Calculating potential energy of electric dipole in uniform field

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This page contains one derivation for the potential energy:

http://www.shef.ac.uk/physics/teaching/phy205/lecture_4.htm" [Broken]

Result: U=-pEcos[tex]\theta[/tex]

where
E = magnetic field's magnitude
P = dipole moment = d*Q
d= distance between + and - charge
Q= charges' magnitude
[tex]\theta[/tex] = angle between the field and the straight line connecting the + and - charges

But, shouldn't it also be possible to derive the dipole's potential energy in another way?

The definition of electric potential energy is:

[tex]\Delta[/tex]U1->2=-W1->2
where W=work done by electric field.

So, can't one take the 2 charges as separate (connected by a massless, chargeless rod), and then calculate the work done on them by the field while moving from the angled position to equilibrium?

This should then be equal to the initial potential energy (in the angled position).

Attached is an illustration.

Calculating for the positive charge gives:

Forceelectric*distance=E*q*[tex]\Delta[/tex]x
Forceelectric*distance=E*q*(d/2 - d/2*cos([tex]\theta[/tex])
[tex]\Delta[/tex]Uq+=-E(d/2)(1-cos[tex]\theta[/tex])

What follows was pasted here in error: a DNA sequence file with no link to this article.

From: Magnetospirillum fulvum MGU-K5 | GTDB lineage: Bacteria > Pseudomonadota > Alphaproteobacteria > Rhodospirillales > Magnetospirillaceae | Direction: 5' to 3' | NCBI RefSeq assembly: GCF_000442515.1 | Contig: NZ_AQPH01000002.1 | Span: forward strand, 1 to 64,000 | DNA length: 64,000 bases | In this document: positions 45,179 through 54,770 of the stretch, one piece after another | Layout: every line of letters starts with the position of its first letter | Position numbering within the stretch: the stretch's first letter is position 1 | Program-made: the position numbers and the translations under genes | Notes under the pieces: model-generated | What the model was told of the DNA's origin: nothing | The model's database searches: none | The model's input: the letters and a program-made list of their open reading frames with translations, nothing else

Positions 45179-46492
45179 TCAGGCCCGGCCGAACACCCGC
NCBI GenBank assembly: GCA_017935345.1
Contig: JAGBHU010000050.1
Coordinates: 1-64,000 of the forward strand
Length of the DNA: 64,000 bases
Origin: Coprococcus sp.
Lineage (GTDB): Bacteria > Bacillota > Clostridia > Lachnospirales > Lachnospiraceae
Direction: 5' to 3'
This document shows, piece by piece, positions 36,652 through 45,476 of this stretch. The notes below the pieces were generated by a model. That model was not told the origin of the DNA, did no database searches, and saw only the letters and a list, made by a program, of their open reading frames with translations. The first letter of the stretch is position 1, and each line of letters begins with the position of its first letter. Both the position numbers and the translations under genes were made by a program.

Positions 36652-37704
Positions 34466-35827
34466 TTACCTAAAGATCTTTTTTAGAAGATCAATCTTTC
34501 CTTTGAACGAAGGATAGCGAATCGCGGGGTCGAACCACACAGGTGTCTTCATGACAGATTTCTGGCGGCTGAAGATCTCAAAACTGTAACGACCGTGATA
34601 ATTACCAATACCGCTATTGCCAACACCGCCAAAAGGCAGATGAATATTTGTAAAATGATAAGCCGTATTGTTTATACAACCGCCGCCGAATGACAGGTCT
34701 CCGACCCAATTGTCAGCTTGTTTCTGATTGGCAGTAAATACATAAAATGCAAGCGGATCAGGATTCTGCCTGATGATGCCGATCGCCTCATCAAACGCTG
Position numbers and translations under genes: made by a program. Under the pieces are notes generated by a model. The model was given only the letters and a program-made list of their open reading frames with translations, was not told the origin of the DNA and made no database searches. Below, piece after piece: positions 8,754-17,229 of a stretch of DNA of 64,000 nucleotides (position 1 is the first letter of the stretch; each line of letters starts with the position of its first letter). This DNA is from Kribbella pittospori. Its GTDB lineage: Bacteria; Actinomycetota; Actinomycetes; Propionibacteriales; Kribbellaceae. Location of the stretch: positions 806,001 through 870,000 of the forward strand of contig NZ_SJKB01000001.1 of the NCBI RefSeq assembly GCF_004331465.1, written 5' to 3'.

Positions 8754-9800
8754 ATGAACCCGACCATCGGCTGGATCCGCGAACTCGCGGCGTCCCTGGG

Adding the changes for both charges gives:

[tex]\Delta[/tex]U0->theta=Ep(1-cos([tex]\theta[/tex])).

This gives me the same relationship, except that (which is frustrating me somewhat) there is a linear offset of (1)Ep.

My question is: the approach is valid, correct? I am not going crazy?

If that is the case, then it is just a matter of adding a linear shift to come to the same zero potential, correct?

-frustrated at physics
 

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Answers and Replies

  • #2
*bump*

I derived it by integrating the torque between theta=o and theta and got the same result...

Any ideas anyone?
 
  • #3
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So, can't one take the 2 charges as separate (connected by a massless, chargeless rod), and then calculate the work done on them by the field while moving from the angled position to equilibrium?

The offset is due to the fact that you are integrating to equilibrium, which is defining U = 0 to be when p is antiparallel with the field. On the other hand, the link defines U = 0 to be where p is parallel to an equipotential and thus perpendicular to the field.
 

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